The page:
Image analysis tools and emerging algorithms for expression proteomics

Andrew W. Dowsey*, Jane A. English, Frederique Lisacek, Jeffrey S. Morris, Guang Zhong Yang, Michael J. Dunn

*Corresponding author for this work

Research output: Contribution to journalArticle (Academic Journal)peer-review

44 Citations (Scopus)


their origins in academic endeavours in the 1970s, computational analysis tools have matured into a number of established commercial packages that underpin research in expression proteomics. In this paper we describe the image analysis pipeline for the established 2-DE technique of protein separation, and by first covering signal analysis for MS, we also explain the current image analysis workflow for the emerging high-throughput 'shotgun' proteomics platform of LC coupled to MS (LC/MS). The bioinformatics challenges for both methods are illustrated and compared, whereas existing commercial and academic packages and their workflows are described from both a user's and a technical perspective. Attention is given to the importance of sound statistical treatment of the resultant quantifications in the search for differential expression. Despite wide availability of proteomics software, a number of challenges have yet to be overcome regarding algorithm accuracy, objectivity and automation, generally due to deterministic spot-centric approaches that discard information early in the pipeline, propagating errors. We review recent advances in signal and image analysis algorithms in 2-DE, MS, LC/MS and Imaging MS. Particular attention is given to wavelet techniques, automated image-based alignment and differential analysis in 2-DE, Bayesian peak mixture models, and functional mixed modelling in MS, and group-wise consensus alignment methods for LC/MS.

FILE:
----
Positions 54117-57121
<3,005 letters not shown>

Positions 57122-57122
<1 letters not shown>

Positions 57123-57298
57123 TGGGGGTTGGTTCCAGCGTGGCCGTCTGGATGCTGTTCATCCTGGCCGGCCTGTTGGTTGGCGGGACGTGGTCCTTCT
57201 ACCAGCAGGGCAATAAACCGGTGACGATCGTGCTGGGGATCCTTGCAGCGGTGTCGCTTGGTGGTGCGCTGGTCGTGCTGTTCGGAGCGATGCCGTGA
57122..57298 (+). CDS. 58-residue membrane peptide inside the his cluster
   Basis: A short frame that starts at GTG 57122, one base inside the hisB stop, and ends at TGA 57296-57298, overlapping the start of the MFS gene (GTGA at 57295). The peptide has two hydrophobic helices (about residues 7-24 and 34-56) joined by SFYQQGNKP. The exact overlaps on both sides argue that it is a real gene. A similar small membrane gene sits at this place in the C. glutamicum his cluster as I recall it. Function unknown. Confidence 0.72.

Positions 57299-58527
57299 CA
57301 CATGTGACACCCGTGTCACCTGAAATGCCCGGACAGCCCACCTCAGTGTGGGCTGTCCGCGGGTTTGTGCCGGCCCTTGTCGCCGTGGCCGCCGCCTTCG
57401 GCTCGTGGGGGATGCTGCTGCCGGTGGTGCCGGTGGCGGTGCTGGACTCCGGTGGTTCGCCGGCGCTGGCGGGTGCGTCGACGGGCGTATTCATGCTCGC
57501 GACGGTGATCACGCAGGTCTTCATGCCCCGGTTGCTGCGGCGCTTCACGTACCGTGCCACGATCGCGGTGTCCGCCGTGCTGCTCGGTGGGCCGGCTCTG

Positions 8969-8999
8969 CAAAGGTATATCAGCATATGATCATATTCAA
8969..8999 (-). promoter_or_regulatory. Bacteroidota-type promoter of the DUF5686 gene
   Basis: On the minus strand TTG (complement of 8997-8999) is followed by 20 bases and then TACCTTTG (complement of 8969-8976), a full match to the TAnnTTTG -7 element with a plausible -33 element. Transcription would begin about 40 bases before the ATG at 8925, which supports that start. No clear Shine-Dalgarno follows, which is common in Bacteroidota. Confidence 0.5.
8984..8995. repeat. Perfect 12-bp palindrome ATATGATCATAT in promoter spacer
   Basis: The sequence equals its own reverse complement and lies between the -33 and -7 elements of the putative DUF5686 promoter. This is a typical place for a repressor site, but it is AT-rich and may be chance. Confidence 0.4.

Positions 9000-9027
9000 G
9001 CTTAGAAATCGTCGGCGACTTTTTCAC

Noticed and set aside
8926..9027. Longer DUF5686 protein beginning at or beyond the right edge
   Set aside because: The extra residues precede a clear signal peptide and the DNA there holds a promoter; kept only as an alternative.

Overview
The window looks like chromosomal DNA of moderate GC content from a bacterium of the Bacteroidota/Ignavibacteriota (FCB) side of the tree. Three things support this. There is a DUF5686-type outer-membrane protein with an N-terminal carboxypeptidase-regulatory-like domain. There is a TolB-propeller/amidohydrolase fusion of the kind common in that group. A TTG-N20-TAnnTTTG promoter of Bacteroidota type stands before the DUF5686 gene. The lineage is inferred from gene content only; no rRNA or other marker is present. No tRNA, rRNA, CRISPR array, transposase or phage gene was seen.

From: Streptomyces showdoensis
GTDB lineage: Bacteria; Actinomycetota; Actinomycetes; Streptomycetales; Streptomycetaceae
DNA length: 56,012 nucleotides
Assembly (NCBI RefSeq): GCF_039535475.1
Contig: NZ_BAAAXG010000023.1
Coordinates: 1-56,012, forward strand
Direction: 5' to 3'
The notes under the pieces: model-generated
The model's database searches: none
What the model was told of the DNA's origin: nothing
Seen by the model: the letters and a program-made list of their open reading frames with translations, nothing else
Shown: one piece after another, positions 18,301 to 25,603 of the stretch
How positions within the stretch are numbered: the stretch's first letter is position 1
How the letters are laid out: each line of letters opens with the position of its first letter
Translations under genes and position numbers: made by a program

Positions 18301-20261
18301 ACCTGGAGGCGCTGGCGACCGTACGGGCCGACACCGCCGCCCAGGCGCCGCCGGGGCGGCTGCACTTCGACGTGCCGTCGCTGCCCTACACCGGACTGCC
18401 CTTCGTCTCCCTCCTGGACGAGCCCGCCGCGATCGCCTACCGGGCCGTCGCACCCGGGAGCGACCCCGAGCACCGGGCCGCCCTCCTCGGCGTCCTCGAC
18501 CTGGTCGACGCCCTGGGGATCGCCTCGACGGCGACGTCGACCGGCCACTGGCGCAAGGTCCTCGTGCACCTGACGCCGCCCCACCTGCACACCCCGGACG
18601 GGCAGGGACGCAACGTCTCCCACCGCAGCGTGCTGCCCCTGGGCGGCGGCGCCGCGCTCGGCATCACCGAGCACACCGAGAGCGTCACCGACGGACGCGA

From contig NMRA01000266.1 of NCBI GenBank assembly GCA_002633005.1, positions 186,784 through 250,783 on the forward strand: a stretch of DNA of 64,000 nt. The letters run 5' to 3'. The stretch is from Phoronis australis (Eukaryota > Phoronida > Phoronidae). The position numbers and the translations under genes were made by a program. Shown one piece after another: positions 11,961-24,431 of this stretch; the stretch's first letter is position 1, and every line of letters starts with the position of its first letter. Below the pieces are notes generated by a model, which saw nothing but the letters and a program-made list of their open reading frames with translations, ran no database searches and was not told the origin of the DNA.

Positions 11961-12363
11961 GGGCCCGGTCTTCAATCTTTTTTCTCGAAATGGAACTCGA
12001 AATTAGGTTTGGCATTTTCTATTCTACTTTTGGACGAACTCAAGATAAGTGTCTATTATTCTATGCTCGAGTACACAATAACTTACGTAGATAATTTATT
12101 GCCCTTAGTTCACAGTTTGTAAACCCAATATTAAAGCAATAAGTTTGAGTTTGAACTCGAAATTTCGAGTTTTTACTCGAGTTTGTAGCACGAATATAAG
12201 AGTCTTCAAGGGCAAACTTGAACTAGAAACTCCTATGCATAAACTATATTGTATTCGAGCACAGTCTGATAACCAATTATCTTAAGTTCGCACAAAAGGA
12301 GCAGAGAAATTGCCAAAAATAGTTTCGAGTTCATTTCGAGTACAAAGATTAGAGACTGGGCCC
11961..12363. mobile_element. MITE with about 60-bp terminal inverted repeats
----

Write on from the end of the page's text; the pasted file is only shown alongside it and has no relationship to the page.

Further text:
Original languageEnglish
Pages (from-to)4226-4257
Number of pages32
Issue number23
Publication statusPublished - Dec 2010


  • 2-DE
  • Bioinformatics
  • Image analysis
  • Imaging MS
  • LC
  • Proteome informatics


Dive into the research topics of 'Image analysis tools and emerging algorithms for expression proteomics'. Together they form a unique fingerprint.

Cite this